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atlantic books today is published by the atlantic publishers marketing association www.atlanticpublishers.ca which gratefully acknowledges the financial assistance of the canada council for the arts and the canada book fund of the department of canadian heritage opinions expressed in articles in atlantic books today do not necessarily reflect the views and opinions of the board of the atlantic publishers marketing association saturday june 16 2012 visit your local bookstore for signings and events many authors who are featured in the 2012 atlantic summer reading guide available june 8 will be signing books at participating bookstores all over atlantic canada check your bookstore or visit www.atlanticbookstoday.ca for details publisher atlantic publishers marketing association peggy walt executive director managing editor heather fegan editorial advisory committee heidi hallett kristina parlee advertising sales jennifer chapin 902 701.0802 jchapin@atlanticpublishers.ca design meghan rushton ­ design@atlanticpublishers.ca printed in canada this is issue number 69 spring 2012 atlantic books today is published three times a year all issues are numbered in sequence total atlantic-wide circulation 60,000 issn 1192-3652 one-year subscriptions to abt are available for $15 17.25 including hst please make cheques payable to the atlantic publishers marketing association and mail to address below or contact heather fegan for subscription inquiries publications mail agreement no 40038836 return undeliverable canadian addresses to atlantic publishers marketing association atlantic books today 1484 carlton street halifax ns b3h 3b7 e-mail apma.admin@atlanticpublishers.ca phone 902 420.0711 fax 902 423.4302 www.atlanticpublishers.ca atlantic author day connect with abt online visit our website for digital issues reading guides articles book reviews lists of bookstores a publishers directory and more atlanticbookstoday.ca facebook.com/atlantic books today twitter @abtmagazine 6 spring 2012 atlantic books today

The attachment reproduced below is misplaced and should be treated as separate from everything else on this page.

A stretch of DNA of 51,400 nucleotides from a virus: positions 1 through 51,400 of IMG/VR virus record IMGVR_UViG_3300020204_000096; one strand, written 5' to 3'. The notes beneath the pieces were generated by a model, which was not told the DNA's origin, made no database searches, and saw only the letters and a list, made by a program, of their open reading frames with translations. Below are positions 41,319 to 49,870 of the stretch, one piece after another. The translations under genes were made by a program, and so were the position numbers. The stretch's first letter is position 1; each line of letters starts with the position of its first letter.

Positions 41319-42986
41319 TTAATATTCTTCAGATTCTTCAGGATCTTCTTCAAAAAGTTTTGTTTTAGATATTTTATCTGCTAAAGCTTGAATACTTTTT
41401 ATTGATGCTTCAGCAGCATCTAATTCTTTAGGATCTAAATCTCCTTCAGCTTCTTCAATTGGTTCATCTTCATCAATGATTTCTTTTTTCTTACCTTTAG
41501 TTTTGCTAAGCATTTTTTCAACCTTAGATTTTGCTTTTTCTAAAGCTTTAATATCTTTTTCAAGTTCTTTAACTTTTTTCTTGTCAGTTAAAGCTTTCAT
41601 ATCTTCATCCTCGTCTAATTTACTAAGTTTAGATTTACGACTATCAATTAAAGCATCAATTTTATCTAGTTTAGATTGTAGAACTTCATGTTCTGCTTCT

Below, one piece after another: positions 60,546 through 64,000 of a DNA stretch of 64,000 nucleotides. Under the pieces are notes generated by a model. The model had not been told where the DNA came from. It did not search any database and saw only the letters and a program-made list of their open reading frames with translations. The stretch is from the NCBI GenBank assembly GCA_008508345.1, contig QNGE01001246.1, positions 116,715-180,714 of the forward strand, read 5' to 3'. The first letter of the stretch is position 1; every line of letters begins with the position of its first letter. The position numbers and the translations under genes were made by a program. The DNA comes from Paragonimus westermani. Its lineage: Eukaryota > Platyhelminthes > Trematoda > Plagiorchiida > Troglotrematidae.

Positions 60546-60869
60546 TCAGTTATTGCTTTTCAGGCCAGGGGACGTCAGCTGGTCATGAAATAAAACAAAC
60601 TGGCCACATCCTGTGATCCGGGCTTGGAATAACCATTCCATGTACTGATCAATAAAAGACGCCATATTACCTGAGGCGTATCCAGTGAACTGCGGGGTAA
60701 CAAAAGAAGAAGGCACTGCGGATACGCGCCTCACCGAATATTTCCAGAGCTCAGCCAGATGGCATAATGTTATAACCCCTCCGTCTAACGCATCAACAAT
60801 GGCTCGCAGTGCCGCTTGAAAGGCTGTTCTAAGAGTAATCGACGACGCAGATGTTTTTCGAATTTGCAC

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atlantic books today editors message dear reader whether a road trip is in the works or the back deck is as far as you venture this summer our literary road trip guide will take you across atlantic canada with stops in all the top spots on and off the beaten track our tour takes you province-by-province and includes recommended reading for each region books for the road and souvenirs to bring home with you there are so many fabulous books coming out of atlantic canada we couldn t come close to featuring them all so this guide is just a taste of what s available in your local bookstore we dare you to try them all we had a lot of fun photographing the cover this issue it s not often we get to combine books with vintage cars but we hope you have the chance to do the same load up your car and explore both the beauty of atlantic canada and the abundance of books created here in may we re off to newfoundland for the atlantic book awards check out the nominees starting on page twenty-seven it s the first time the atlantic book festival will culminate with an awards show in st john s and we ll be keeping the literary road trip guide on hand while we re there in june check out the atlantic summer reading guide which will feature all the books we couldn t include and more for your reading pleasure all summer long mark your calendars for atlantic author day on june 16 many of the authors featured in the flyer will be appearing in bookstores across the region and you ll have the chance to meet some of your favourite storytellers thank you to everyone who has been responding to our great book giveaway contests the response has been happily overwhelming since the fall we ve received thousands of entries we love reading all the comments that arrive with the creative envelopes and colourful cards so keep them coming happy reading abt heather fegan peggy walt atlantic books today atlantic books today spring 2012 7